When I first told my dad that I was involved with the Abortion Support Network, his face lit up in recognition: "Josie used to do that," he said, about an old girlfriend of his. In the early 70s, when abortion was illegal in France, she was part of a group which helped women to make contact with 'friendly' doctors in Paris, and supported, hosted and funded them throughout their journeys.
(He then told me the story of The Greatest Shit Of His Life, atop the Pyrenees while hitchhiking back from a trip to Portugal to celebrate the Carnation Revolution. "It was just after dawn, a crisp and freezing morning, the steam almost glittered in the sun's first rays..." Shortly afterwards, Josie left him for a Basque terrorist.)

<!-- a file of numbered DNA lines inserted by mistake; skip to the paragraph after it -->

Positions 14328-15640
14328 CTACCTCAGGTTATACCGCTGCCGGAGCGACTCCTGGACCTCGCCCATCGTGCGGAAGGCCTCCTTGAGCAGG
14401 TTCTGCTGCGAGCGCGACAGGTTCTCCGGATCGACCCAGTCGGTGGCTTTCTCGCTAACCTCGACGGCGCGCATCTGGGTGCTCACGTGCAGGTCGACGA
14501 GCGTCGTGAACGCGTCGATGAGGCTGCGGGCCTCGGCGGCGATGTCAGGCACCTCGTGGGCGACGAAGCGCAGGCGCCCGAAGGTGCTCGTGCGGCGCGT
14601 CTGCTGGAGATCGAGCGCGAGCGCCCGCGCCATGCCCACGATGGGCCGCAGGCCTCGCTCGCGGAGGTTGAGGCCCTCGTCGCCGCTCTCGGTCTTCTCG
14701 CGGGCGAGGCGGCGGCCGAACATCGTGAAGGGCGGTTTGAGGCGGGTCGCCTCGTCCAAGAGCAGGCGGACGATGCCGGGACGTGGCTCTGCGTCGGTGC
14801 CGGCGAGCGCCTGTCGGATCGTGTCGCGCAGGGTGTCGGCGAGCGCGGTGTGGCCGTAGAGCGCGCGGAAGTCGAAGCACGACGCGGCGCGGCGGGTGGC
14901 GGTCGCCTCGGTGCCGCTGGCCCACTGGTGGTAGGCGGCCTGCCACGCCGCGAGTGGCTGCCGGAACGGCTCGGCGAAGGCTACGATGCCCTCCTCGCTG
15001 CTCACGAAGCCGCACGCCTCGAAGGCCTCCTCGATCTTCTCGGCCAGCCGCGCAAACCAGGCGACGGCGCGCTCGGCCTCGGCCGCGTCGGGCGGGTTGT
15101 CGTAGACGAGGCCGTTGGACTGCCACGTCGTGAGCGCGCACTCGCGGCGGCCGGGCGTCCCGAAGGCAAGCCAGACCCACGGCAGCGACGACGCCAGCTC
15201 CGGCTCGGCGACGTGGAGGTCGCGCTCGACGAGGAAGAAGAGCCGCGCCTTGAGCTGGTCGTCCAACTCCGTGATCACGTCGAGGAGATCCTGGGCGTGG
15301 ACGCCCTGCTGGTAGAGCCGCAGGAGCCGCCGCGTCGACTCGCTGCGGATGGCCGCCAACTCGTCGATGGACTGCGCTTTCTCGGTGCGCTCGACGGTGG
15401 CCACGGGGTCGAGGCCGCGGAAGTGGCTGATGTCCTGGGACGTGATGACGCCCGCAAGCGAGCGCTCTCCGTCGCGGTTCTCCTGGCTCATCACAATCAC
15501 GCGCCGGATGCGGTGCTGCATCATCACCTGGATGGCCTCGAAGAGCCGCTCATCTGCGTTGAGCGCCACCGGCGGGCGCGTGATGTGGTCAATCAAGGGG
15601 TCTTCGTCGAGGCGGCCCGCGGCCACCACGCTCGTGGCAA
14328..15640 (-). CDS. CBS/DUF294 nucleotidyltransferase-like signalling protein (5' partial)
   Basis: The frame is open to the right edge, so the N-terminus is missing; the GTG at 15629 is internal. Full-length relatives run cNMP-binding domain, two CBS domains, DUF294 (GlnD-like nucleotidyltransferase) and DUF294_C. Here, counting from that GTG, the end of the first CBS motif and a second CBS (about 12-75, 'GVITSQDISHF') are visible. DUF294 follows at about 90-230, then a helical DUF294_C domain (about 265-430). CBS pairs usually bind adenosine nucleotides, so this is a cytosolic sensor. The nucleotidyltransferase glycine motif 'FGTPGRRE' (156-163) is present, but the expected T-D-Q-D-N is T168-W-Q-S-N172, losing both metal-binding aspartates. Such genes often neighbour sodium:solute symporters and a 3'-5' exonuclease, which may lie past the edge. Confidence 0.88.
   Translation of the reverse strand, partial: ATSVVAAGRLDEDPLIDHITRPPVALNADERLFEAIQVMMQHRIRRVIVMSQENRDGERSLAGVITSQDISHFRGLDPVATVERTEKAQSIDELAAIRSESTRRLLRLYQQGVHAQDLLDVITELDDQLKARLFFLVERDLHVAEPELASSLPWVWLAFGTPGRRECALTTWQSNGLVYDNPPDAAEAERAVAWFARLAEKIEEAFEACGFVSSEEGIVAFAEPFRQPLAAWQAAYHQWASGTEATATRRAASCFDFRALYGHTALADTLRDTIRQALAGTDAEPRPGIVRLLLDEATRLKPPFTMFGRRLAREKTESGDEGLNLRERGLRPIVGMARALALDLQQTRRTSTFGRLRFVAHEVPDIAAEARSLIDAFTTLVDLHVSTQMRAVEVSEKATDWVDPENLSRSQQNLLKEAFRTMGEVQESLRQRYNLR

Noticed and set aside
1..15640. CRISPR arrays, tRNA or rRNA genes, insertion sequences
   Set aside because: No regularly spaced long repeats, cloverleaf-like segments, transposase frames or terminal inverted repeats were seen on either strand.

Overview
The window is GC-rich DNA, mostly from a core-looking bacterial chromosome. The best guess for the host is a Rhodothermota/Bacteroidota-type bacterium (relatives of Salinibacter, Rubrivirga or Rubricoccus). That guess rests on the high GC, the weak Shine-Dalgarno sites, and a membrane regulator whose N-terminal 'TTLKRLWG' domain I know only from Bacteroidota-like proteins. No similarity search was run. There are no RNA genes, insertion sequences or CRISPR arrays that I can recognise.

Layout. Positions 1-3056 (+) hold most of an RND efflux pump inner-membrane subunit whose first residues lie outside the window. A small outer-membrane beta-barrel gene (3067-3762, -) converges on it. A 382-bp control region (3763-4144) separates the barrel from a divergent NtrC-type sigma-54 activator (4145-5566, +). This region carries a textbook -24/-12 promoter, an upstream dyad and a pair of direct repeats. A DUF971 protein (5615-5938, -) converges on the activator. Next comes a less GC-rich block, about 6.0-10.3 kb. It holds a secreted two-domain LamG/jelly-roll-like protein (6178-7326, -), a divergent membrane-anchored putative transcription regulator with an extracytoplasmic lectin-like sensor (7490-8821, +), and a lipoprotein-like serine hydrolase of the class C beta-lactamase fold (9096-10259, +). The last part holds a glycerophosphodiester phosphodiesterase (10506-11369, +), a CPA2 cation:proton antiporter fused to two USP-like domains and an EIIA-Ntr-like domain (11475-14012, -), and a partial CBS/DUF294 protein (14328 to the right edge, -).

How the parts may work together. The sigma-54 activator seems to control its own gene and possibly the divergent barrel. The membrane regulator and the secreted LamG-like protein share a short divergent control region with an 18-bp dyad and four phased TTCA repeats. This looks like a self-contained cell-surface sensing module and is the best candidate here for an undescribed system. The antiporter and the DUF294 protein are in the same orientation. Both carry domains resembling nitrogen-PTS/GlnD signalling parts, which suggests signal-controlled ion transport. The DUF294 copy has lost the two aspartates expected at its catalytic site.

I never met her, but hearing this - and reading Ann Rossiter's Ireland's Hidden Diaspora - gave me such a happy. A feeling of peace and optimism, and continuity: the knowledge that people have been doing this for decades, for centuries, and will carry on doing whatever's necessary long after I'm gone.